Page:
There are so many more factors at play in the perinatal period when it comes to exercise and fitness. Hormones influence your connective tissues. A growing uterus influences center of gravity, balance and movement patterns. Diastasis recti influences core function and strength. The weight of baby on the pelvic floor influences it’s ability to respond appropriately (hello, pee sneeze – not normal!). So we need to take all of these things (and more) into account when training in pregnancy.

Yes, we can program exercise along the same lines you are used to and enjoy, they just might look a little different. The how of exercise is often more important than the exercise itself. It’s about strategy rather than just do’s and don’ts. If you follow Brianna (mentioned above) Jennifer Cambpell of Mama Lion Strong & Healthy Habits Happy Moms, or Jessie Mundell, or Julie Wiebe or Katy Bowman, they all preach ‘ribs over hips’ and keeping your ribs, spine and pelvis neutral.

[Side note: I would be literally nowhere if it wasn’t for all I have learned from following these amazing women and for their trail blazing in this field]

So, can you complete a heavy overhead press while 30 weeks pregnant? Yes. Okay, but can you do it while maintaining your ribs over hips, without your diastasis bulging, and without holding your breath? No. Then that exercise isn’t the best choice for you in this chapter of your life. If you say you are just going to do it because it feels fine to you, my next question is why? What is the value of continuing to do an exercise that maybe isn’t the best for your body at this point? Is it because you think you should be able to do it? Is it because you’ve seen other pregnant women do it and you want to look ‘badass’ like they did? Is it because you’re afraid of looking like a weakling or a failure who didn’t have the guts to go for it? Take a look inside yourself, and analyze why you feel you need to do a specific exercise or program. Is it worth the risk? Spoiler alert: putting your glory ahead of your future function is not badass and doesn’t take guts. You know what takes guts? Putting yourself first. Saying no when someone challenges you. Looking within yourself and standing up for your own values. That’s badass. That takes guts. Going with the flow because everyone is doing it, that’s cowardly. Having the courage to stand out on your own is the pinnacle of strength.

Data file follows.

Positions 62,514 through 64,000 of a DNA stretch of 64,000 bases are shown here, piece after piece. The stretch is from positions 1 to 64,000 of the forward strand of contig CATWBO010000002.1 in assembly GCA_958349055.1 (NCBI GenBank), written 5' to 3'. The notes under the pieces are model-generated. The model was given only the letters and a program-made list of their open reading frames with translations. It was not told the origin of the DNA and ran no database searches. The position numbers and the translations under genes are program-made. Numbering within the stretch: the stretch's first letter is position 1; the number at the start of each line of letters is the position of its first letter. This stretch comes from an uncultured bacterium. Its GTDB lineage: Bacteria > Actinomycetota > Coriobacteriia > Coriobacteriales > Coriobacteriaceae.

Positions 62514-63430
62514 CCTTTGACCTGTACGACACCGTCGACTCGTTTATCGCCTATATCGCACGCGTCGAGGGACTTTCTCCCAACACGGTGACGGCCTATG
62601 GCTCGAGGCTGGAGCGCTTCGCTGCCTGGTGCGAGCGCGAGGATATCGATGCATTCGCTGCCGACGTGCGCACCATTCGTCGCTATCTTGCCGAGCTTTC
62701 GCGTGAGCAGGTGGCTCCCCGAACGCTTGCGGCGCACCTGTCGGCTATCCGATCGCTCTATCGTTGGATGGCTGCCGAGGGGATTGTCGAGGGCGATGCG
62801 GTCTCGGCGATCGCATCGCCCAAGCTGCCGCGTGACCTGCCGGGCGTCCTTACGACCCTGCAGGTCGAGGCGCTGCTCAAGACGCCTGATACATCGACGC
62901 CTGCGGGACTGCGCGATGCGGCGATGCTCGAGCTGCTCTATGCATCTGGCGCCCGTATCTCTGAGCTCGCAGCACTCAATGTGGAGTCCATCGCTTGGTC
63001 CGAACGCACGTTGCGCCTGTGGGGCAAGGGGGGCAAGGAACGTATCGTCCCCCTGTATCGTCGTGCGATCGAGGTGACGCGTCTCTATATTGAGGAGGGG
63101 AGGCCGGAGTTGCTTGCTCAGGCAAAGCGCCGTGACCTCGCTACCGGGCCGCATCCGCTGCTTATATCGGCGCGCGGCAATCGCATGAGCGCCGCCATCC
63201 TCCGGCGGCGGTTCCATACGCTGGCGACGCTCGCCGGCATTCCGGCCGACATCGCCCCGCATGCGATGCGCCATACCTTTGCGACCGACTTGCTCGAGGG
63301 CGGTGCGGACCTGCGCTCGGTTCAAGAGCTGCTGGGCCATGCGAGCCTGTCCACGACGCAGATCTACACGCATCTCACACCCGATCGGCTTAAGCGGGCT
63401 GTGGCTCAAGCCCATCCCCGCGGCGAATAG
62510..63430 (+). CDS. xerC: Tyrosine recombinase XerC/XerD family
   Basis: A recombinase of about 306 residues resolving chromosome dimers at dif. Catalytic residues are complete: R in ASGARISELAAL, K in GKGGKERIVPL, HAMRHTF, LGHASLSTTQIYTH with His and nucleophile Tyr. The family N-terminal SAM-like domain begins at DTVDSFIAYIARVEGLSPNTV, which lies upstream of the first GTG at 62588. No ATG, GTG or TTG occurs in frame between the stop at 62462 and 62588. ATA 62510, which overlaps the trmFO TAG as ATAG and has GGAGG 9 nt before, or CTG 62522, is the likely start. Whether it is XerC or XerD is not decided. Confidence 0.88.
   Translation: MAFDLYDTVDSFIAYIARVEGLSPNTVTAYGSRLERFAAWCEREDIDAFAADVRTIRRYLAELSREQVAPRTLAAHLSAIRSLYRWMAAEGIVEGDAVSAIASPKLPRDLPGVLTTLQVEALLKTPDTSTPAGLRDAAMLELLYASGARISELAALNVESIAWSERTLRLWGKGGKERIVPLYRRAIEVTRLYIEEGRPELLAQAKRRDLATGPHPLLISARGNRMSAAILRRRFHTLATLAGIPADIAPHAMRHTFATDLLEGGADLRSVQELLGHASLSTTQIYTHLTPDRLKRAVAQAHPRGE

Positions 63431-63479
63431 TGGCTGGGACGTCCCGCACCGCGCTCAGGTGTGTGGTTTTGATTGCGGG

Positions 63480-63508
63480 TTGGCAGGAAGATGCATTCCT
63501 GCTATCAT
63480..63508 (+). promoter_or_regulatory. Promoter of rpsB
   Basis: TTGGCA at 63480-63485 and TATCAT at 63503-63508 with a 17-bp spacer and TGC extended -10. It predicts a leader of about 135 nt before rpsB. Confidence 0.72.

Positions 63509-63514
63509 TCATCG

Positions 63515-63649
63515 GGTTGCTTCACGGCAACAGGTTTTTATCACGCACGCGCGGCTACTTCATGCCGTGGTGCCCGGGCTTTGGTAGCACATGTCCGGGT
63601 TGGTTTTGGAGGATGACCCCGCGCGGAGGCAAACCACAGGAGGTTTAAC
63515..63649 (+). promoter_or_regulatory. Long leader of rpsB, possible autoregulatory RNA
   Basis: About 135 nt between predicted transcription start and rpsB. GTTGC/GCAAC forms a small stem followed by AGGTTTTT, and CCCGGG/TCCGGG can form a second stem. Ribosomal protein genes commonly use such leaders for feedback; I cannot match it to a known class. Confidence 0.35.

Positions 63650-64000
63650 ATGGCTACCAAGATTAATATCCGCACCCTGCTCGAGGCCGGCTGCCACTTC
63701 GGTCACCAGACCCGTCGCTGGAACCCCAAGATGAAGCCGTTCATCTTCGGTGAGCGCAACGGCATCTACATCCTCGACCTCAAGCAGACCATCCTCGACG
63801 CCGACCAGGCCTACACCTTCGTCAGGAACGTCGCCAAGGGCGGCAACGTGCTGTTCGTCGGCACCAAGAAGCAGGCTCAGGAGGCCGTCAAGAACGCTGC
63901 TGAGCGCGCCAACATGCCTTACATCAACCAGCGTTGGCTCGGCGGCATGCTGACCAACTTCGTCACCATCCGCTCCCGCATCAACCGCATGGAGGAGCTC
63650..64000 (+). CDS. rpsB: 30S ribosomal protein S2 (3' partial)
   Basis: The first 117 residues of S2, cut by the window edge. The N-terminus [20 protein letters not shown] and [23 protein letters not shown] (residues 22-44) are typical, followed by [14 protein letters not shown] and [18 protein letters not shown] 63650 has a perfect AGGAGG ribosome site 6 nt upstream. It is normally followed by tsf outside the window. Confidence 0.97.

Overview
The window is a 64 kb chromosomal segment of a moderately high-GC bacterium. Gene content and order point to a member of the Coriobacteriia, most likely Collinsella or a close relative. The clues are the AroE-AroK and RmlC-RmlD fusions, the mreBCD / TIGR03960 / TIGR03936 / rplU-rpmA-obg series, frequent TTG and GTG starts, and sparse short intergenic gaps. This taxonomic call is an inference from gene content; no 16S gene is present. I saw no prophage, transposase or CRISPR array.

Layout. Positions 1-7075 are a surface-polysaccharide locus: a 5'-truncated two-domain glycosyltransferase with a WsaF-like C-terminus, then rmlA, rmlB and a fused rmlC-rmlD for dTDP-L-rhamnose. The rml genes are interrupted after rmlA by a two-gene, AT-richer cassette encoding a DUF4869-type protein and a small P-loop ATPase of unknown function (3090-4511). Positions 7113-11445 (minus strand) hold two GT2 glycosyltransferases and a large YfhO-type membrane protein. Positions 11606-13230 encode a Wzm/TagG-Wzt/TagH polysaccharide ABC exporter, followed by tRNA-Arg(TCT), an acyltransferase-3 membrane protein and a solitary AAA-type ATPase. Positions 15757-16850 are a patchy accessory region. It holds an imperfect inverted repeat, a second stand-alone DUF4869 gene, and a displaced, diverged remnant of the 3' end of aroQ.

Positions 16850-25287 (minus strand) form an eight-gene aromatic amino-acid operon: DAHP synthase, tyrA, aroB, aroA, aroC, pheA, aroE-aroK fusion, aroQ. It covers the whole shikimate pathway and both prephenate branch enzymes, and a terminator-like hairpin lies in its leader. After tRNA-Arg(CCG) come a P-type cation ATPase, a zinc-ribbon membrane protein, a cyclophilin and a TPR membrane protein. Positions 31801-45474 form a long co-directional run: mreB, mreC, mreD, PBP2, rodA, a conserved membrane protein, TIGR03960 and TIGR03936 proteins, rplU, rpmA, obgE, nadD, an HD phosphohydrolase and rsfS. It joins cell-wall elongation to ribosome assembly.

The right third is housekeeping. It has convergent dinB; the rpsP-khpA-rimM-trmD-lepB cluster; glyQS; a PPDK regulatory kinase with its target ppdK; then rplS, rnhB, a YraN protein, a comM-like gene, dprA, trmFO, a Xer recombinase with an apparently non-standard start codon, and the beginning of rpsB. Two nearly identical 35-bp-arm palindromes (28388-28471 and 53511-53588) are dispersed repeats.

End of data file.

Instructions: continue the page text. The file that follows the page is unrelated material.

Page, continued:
Now I’m not saying you can never do your favourite not-so-ideal-in-pregnancy exercise again. That is definitely something you can return to. However, it’s something you need to work up to, and be mindful of how your body is functioning, and be ready to maybe take two steps forward and one (or two or three) steps back along the way. It’s about checking the ego, and respecting where your body is at during this very important period and allowing yourself to surrender to it. This chapter in your life is temporary. Eventually it will end, but the choices you make within it can have lasting consequences if you aren’t smart about it. In closing, I’d like to bring it back around to another quote from Brianna;

Pregnancy is temporary, Postpartum is forever.
~Brianna Battles, Everyday Battles

Try not to forget that, because your body won’t.

having-the-courage-to-stand-out-on-your-own-is-the-pinnacle-of-strength